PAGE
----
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Object Generation: A Better Approach to Hibernate Integration : Page 4

If you're using Hibernate, your business objects may be littered with unnecessary code. Learn a different, proven approach that challenges conventional wisdom and promises more streamlined integration with less code.




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Putting It All Together: Generating and Saving an Object

With the entire infrastructure in place, it's time to generate and save a simple User object. Notice how the interceptor is created and included in the session factory's configuration:

Configuration config = new Configuration(); config.setInterceptor(new GeneratedEntityInterceptor()); ... Map<Long, User> users = new HashMap<Long, User>(); User user1 = null, user2 = null; ... tx = session.beginTransaction(); UserDao userDao = new UserDao(session); user1 = userDao.generate(); users.put(user1.getId(), user1); // Set properties... userDao.saveOrUpdate(user1); user2 = userDao.generate(); users.put(user2.getId(), user2); // Set properties... userDao.saveOrUpdate(user2); tx.commit(); ... assert(users.size() == 2); assert(users.containsValue(user1)); assert(users.containsValue(user2));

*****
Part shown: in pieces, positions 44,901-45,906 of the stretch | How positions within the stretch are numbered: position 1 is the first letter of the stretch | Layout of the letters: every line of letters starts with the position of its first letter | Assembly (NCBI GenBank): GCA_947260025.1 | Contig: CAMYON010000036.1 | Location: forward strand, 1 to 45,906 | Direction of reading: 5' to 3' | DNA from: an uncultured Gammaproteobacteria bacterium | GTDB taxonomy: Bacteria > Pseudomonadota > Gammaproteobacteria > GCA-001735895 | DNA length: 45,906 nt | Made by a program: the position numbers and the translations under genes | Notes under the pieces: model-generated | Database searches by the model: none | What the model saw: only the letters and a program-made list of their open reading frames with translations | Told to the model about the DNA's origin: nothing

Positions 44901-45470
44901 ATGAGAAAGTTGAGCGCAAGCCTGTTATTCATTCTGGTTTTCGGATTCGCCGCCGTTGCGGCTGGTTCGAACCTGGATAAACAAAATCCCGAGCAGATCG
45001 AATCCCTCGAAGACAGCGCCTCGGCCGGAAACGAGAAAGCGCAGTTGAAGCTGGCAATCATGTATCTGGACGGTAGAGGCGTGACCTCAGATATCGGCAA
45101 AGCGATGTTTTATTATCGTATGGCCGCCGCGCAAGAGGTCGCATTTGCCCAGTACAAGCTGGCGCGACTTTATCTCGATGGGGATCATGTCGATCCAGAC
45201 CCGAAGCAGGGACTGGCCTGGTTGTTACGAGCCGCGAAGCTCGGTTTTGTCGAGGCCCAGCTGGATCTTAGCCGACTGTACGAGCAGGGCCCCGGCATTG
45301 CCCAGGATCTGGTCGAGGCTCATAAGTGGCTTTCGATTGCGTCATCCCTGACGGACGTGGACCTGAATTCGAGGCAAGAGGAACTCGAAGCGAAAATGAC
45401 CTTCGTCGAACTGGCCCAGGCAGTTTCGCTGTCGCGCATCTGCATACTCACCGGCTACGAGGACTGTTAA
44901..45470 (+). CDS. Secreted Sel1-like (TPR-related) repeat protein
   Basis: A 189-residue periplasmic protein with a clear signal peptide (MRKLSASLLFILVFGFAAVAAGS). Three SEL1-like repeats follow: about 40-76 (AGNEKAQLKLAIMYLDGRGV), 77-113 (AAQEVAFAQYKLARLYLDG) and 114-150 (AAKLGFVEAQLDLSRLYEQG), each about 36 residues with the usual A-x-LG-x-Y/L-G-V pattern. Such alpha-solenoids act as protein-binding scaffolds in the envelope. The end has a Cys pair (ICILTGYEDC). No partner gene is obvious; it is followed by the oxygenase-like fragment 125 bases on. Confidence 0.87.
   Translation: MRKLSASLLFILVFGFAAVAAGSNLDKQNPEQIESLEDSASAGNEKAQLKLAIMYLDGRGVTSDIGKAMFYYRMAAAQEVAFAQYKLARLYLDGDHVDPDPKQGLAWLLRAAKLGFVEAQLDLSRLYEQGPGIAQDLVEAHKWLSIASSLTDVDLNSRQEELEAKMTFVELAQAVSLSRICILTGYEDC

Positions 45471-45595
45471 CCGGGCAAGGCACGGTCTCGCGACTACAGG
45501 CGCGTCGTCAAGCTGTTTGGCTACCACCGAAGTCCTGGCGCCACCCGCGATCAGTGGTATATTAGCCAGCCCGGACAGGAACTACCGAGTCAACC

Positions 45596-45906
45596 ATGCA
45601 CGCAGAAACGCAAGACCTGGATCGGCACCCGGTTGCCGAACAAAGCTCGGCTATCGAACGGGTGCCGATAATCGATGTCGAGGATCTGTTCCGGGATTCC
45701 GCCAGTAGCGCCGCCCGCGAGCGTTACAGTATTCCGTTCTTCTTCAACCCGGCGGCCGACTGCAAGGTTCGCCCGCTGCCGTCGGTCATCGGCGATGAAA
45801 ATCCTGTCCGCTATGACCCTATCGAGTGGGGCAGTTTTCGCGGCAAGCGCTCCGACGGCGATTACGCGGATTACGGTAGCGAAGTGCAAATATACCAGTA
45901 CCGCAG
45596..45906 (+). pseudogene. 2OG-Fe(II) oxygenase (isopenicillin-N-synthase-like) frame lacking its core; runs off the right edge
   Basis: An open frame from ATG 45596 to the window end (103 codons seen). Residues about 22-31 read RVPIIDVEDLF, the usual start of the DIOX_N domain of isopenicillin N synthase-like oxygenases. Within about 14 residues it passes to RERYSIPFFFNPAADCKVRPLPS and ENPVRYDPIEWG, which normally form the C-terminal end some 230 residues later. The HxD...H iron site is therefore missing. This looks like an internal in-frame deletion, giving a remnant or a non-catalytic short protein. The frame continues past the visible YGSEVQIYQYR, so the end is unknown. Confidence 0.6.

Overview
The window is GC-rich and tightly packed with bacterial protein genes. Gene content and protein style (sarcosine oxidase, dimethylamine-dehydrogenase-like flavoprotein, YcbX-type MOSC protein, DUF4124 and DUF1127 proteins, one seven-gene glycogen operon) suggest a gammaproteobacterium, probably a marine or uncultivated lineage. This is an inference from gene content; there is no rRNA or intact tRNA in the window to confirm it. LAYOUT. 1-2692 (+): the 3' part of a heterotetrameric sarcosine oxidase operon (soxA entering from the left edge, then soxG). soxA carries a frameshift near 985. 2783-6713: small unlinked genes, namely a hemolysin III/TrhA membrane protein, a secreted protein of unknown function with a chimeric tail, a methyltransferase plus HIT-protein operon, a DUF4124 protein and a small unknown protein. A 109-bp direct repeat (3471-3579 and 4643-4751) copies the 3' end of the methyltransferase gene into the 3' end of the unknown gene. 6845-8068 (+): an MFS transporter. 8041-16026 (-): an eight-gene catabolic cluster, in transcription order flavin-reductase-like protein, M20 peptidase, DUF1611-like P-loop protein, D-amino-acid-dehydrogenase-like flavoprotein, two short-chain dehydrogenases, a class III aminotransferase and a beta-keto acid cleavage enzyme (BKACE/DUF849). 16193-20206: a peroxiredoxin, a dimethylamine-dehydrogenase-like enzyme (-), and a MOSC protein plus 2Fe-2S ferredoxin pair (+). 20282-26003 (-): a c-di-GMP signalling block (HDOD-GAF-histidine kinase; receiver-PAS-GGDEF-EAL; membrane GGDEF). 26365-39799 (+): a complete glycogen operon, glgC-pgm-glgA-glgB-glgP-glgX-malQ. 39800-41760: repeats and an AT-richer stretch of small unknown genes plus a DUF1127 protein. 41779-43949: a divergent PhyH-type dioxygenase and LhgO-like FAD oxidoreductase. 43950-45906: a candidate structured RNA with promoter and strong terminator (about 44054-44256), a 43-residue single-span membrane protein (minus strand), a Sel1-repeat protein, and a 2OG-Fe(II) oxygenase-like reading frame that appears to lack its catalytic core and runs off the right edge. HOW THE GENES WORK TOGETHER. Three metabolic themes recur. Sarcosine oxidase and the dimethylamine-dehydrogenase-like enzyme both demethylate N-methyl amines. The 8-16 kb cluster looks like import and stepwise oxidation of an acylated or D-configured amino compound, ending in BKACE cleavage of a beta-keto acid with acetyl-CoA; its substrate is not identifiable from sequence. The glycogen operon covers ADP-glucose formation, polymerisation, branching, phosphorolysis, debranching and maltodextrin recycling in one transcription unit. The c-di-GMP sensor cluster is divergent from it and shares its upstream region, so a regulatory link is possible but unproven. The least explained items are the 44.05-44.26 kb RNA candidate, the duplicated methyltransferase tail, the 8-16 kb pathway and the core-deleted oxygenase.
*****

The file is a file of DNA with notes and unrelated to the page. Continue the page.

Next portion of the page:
Note that the generated User objects are added to the collection before they're made persistent, but they still function properly afterwards. Generated objects are immediately usable in collections and don't require preparation or workarounds to make them work.

Object Generation: Developer's Cookbook

Adopting object generation in your projects is easy. In fact, it can be reduced to a series of simple steps:
  1. Create a new business object class that extends AbstractGenericEntity and implements the getEntityClass method. Remember, this class won't contain a property for the surrogate key (the ID) or implementations of either the hashCode or equals methods.
  2. Create a new DAO class that extends AbstractGenericDao and implements the getEntityClass method. The base class already provides typesafe implementations of the basic CRUD operations, but you may need additional methods to suit your needs.
  3. Write the descriptor for your business object as you would normally, but with one small change: use the GeneratedIdentifierGenerator class as the generator and specify the object's real generator in the "delegate" parameter. Additional parameters can be specified and will be passed to the real generator when it's created.
  4. Use an instance of the GeneratedEntityInterceptor class when creating the Hibernate configuration for the SessionFactory used in your application. This ensures that the interceptor is incorporated and is used to minimize database traffic.
  5. Create all instances of the business object through its DAO. This is different than the approach you'll see elsewhere, where objects are created using the Java new operator and later handed to Hibernate. Object generation requires control over the creation process.

That's it. You've received the entire infrastructure for the generation approach to Hibernate persistence. However, you need to be aware of some limitations before deciding to integrate this approach into your project. Luckily, they're not showstoppers for the majority of modern enterprise applications.

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